The early church understood the value of unoffendability and unflatterability. Of learning that contentment, meaning, purpose, identity don’t depend on external opinion or circumstance, but a deep interior connection. Today, such values are not only lost, but our culture, both secular and religious, is built on noise, social approval, compulsive activity, and complexity. Re-establishing the deep interior connection Jesus calls being one with the Father means living salmon-like, swimming against the stream of our culture and our own minds

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Standing opposite the noise, social approval, activity, complexity of daily life, the Four S-es—silence, solitude, stillness, simplicity—are the launch pad for Jesus’ only Way to the Father. But their significance is much deeper than first glance. Silence is not just the absence of sound, but not thinking about the noise that is present. Solitude is not being alone, but alone with Presence, a sense of connection to something larger than self. Stillness is not just absence of activity, but detachment from the compulsive need for busyness. Simplicity is not absence of complexity, but no longer needing circumstances, opinions, possessions for personal validation.

Bringing these four states of being into our daily routine changes our fundamental relationship with life and each other in ways we can’t fully anticipate—only experience. Stepping away from internal and external noise, the need for activity, accomplishment, and possessions to show us who we are, builds a quiet confidence and humility, the ability to hear the utter silence of God’s voice.

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First Things

Dave Brisbin 9.18.22
A nurse, retiring after 44 years while also moving out of the home in which she raised her children, was feeling the anxiety of losing much of what had identified her entire adult life. I was telling her how important it would be to jump into the deep end of her new hometown, engage in community and really connect, when she flashed on her mother-in-law who had retired to Las Vegas seven years before. She had recently died, and the nurse was astounded by how many people attended the funeral…hundreds, including local store clerks and food servers.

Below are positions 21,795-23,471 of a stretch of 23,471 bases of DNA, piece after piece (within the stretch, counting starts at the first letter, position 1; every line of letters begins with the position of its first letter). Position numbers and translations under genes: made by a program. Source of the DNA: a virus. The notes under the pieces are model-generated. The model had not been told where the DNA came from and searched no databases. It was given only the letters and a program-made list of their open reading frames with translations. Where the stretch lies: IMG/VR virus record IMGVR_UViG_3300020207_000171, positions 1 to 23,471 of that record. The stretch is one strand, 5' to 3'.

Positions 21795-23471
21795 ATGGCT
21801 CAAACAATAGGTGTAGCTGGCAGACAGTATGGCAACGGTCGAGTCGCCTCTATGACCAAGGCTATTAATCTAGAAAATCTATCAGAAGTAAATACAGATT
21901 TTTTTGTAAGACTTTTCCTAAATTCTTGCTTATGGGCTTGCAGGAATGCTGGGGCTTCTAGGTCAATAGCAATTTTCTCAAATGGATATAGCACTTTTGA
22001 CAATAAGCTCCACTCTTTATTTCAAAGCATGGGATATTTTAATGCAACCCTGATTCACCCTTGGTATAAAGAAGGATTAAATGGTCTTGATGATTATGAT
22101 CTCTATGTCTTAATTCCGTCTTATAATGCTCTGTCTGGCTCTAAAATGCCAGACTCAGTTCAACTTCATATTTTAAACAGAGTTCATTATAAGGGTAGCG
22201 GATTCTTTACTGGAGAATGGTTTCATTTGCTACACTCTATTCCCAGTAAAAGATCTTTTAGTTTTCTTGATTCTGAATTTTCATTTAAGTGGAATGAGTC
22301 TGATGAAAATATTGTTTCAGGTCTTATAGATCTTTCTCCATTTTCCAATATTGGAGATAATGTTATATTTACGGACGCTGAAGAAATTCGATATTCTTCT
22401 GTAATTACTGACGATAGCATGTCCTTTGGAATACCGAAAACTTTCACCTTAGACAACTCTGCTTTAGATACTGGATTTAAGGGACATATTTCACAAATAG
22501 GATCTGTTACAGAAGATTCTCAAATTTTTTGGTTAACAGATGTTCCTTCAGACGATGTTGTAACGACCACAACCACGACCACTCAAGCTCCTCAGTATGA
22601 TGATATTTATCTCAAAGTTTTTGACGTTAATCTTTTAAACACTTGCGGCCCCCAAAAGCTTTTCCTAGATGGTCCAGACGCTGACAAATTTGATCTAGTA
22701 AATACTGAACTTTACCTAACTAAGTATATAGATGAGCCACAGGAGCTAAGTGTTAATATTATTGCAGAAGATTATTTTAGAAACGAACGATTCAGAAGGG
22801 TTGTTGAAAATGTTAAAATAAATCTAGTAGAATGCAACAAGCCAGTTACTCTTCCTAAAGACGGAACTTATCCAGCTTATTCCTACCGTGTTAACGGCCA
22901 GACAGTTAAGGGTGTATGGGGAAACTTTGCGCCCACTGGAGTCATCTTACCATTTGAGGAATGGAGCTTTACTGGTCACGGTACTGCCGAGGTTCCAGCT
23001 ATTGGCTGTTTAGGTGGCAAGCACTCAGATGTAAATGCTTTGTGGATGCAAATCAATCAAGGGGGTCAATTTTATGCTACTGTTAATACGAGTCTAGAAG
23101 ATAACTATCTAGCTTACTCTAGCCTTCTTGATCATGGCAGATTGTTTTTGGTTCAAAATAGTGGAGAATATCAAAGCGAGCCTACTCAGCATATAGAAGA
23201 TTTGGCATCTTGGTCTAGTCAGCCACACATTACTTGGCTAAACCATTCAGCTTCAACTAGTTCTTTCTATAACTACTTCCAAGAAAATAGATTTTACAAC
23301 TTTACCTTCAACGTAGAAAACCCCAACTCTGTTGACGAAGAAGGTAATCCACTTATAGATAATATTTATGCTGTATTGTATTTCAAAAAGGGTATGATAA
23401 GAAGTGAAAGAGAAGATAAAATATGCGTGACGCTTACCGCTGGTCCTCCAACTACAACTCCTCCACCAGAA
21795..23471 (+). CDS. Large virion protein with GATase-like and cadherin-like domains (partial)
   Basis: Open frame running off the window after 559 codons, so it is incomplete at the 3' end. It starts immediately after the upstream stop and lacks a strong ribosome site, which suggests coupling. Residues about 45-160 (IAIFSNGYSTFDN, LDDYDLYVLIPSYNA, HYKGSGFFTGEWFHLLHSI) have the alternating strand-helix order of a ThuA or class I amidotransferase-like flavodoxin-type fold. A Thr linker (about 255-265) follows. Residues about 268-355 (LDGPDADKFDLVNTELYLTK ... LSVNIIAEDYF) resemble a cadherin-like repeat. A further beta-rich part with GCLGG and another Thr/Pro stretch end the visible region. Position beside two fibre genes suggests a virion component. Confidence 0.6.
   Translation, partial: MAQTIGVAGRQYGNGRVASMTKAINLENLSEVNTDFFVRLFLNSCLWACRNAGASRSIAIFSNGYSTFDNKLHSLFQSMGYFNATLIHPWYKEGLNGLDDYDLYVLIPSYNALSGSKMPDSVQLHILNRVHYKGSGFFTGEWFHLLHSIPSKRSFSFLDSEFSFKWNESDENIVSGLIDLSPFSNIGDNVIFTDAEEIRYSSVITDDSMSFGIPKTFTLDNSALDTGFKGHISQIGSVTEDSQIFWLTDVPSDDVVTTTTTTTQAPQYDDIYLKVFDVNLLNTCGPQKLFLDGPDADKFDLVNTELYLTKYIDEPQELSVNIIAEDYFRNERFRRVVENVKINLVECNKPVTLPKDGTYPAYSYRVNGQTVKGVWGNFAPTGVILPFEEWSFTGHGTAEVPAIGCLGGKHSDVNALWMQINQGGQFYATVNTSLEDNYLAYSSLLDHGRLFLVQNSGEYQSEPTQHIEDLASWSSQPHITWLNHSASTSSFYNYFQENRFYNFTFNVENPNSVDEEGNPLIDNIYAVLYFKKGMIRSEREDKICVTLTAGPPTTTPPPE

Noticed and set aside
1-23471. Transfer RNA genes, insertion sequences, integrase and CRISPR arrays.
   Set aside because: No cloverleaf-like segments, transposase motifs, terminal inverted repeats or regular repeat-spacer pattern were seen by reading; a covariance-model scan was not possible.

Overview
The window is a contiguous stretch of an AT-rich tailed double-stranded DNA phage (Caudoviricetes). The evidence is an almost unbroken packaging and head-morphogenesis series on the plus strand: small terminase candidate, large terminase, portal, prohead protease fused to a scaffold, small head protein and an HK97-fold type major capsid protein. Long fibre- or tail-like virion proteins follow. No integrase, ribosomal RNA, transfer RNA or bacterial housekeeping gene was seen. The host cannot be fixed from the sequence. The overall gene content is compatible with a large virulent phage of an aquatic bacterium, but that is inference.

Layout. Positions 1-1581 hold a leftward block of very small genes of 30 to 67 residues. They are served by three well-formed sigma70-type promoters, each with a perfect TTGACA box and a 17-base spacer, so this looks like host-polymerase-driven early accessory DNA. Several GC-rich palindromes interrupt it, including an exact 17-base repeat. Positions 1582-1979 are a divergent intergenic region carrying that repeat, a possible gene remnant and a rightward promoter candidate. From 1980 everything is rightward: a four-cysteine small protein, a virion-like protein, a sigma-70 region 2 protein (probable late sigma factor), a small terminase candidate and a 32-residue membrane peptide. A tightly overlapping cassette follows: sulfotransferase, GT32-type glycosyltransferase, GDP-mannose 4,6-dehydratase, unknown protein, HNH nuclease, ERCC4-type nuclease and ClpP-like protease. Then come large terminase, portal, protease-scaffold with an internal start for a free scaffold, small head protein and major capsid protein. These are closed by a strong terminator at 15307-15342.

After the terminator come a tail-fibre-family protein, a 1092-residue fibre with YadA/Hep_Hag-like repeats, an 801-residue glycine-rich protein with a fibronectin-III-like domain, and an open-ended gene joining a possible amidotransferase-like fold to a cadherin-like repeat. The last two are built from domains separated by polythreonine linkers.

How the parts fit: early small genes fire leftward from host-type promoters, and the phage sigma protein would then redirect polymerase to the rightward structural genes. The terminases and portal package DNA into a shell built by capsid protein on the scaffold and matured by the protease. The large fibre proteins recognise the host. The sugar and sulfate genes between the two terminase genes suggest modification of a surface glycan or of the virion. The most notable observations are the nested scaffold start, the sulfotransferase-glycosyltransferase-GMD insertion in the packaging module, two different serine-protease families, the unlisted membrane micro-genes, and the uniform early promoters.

In seven years, in a city the size of Las Vegas, imagine the kind of impression she must have made with even the most casual encounters. How she broke through the daily noise of life to leave people feeling seen, heard, validated, encouraged, loved. I wish I’d known her. I want to be her when I grow up.

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What does it take to overflow a funeral service? What does it take to have the kind of presence that leaves people better than we found them? First things first, it starts with awareness. Without awareness of our inherent connection with everyone who shares our moments, there is no presence. And in case we think awareness means thinking deeply about what we’re aware of, let’s stop and clarify. If we’re thinking about our awareness, we’re not fully aware. If we’re not fully aware, we’re not fully present. If this woman had been thinking, if I’m really nice to this cashier she will come to my funeral, the spell would have been broken, the connection unmade.